My last project in the long saga of the downstairs bathroom was to build some shelves where the washer and dryer used to be. The main reason for this is because we moved the laundry tub to the next room (which we now call the utility room). To do so, I had to route the pipes to the laundry tub from the bathroom to the utility room, since they are embedded in the concrete in the bathroom. So there were pipes visible in the bathroom. I wanted to hide them. Thus the shelves.
I worked in the garage since it was rainy outside
I tried to re-use as much of what was lying around. I found some old cabinets in the cabin which were 12″ deep by 36″ wide by about 20″ high, which was just about exactly what I was planning on building. So I decided to use these to cover up the pipes. I also was able to re-use the drawers from the old vanity that we had replaced. Those ended up being about 18″ deep, which is exactly what I wanted as well. The drawers were 12″ wide, so that left me with 36″ left of the 84″ space. Clare had bought some cedar planks for a different project awhile ago, and had sanded them (covering the entire kitchen and foyer with sawdust), but we never ended up using them. They happened to be 7′ long, so I was able to cut 2 3′ long pieces from each of them, which filled up the space that will be open shelving.
plumbing is now hidden
I first built a base for the shelves using 2x4s. I nailed (or in some places screwed) the 2x4s into the footers of the walls, then put a layer of plywood on top of that. Then I screwed the cabinet into the wall and the plywood. I followed the same procedure that Dave and Ellen used to construct the old vanity for the rest of the project. I attached small pieces of wood to the bottom of plywood, and then screwed those small pieces into the plywood base. Finally, I put a single piece of plywood on top, and screwed that into the cabinet and the plywood for the drawers.
cabinet, shelves, and drawers fully assembled
Since we had learned that tiling countertops is relatively cheap and easy, I decided to do that again here. I decided to use 4×4″ inch tiles, so that it would match the countertop on the vanity. About 2 minutes after I finished, I decided that 6×6 would have looked better, because I would have had to make fewer cuts. Oh well. You know what they say about hindsight.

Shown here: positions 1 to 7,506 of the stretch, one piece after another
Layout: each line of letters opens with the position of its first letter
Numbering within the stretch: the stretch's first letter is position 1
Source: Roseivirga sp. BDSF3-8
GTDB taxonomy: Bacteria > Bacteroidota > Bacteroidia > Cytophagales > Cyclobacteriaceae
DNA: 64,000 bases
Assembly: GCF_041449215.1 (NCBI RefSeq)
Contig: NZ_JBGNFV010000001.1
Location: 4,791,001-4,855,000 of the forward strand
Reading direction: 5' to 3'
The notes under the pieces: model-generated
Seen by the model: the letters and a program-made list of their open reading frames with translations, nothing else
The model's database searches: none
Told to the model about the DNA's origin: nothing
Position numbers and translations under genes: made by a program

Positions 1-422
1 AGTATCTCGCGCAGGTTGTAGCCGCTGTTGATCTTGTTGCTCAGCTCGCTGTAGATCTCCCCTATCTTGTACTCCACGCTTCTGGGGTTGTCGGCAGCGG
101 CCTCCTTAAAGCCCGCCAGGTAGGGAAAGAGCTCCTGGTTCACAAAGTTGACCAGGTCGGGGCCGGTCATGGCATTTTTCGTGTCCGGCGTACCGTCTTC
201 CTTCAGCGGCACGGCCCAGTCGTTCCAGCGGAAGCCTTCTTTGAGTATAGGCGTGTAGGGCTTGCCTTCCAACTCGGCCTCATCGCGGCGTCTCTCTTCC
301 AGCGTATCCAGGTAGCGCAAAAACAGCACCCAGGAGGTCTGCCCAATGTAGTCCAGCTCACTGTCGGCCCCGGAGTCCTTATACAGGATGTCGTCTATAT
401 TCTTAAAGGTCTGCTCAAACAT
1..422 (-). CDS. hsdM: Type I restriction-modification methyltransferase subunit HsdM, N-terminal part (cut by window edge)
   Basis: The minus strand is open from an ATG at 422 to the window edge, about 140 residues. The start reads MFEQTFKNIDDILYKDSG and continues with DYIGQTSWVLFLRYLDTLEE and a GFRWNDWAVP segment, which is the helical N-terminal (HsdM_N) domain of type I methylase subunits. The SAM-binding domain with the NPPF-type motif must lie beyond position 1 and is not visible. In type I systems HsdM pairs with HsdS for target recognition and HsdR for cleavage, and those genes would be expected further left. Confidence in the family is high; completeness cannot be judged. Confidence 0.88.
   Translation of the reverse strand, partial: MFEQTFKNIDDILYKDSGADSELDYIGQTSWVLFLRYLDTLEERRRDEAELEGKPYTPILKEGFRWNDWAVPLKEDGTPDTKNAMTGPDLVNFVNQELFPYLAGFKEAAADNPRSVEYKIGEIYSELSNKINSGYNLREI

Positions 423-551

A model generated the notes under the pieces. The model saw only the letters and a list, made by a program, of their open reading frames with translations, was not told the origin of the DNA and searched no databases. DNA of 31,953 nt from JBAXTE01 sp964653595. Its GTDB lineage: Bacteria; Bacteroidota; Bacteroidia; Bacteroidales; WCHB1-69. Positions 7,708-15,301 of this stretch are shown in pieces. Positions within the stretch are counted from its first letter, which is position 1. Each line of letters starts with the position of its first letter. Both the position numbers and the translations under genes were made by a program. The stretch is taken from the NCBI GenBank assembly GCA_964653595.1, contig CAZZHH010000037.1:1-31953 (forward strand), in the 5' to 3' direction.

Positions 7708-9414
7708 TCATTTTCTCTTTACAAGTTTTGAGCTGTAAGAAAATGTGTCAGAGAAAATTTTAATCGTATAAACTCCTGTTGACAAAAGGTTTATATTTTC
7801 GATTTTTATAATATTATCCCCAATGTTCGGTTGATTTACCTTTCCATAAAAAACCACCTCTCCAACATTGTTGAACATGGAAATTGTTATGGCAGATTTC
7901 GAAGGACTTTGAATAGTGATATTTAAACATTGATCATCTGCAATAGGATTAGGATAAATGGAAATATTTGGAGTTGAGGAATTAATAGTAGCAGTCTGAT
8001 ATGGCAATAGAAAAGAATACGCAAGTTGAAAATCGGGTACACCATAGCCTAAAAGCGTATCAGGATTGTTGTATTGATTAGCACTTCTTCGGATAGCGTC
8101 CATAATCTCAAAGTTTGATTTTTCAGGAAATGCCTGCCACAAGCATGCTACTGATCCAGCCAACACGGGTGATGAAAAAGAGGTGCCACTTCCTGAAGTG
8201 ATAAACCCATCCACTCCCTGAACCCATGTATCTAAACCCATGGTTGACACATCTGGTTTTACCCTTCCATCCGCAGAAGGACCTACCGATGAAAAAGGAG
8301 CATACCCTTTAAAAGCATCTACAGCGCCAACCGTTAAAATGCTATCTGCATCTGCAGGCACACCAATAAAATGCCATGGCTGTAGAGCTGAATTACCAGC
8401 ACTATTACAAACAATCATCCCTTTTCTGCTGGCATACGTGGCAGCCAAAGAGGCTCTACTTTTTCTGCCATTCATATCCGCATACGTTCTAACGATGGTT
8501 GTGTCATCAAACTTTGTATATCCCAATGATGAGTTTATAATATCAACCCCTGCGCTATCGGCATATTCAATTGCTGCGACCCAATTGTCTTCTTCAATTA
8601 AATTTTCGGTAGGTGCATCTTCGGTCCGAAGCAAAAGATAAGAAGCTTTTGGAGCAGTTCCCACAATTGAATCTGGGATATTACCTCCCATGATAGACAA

Shelves with tile on top.
The tiling procedure was the same as usual. I attached hardibacker cement board to the plywood with thinset mortar and special screws (and 1 1/4″ galvanized roofing nails in the middle). Then I put the tiles on top one day, starting with the outside edge. I used V-cap for the edge, including a special V-cap piece for outside corners. For the inside corner, I had to make a very tricky diagonal cut (2 cuts actually). Those 2 cuts probably took me at least an hour.
This inside corner was a tricky cut. This alone took at least an hour.
I let the tile on the counter top cure overnight. Then I attached the backsplash and the trim around the floor with pre-mixed mastick. We still have a little bit left. I did use up the rest of the thinset mortar, and most of the grout. I finally grouted a couple days later. That is my least favorite part of the job.
Another tricky cut
Now the last thing I have to do is put some trim on the front of the shelves and around the drawers. That will probably require some staining of trim first. Hopefully I will get it done before we leave.
The backsplash didn’t quite fit under the window trim, so I had to make it a bit smaller.
Rob and Clare by the fireplace in the the Zang house
We are now the owners of 6423 Zang Ct. We have lots of work to do, but we are looking forward to it. It’s great that we got a bunch of experience doing home improvement in the Spencer house. More pictures in our photo albums
14 pints of salsa. Notice the blue coloring of the open jar. It is very old.
Wednesday I canned salsa. This will be the 4th or 5th time I have done it, though the first time all on my own. Previously I always had the guiding hand of my mother right next to me, with her years of canning wisdom. I first started canning salsa in grad school, and Clare joined me and my mom once or twice. I ended up calling my mom 3 or 4 times with clarification questions, which she happily answered. I harvested about 15 or 20 medium size tomatoes over the weekend, probably 2/3 lemon boy, and the rest better boy and celebrity. On Tuesday I stopped by the Bloomington Farmer’s market on my way home, and got a box of jalapeños, a box of poblano peppers, and some green peppers. Then I stopped in at the new Bloomingfood’s next door on 6th, and got 3 bunches of cilantro, and some chipotle pepper powder.
Salsa up close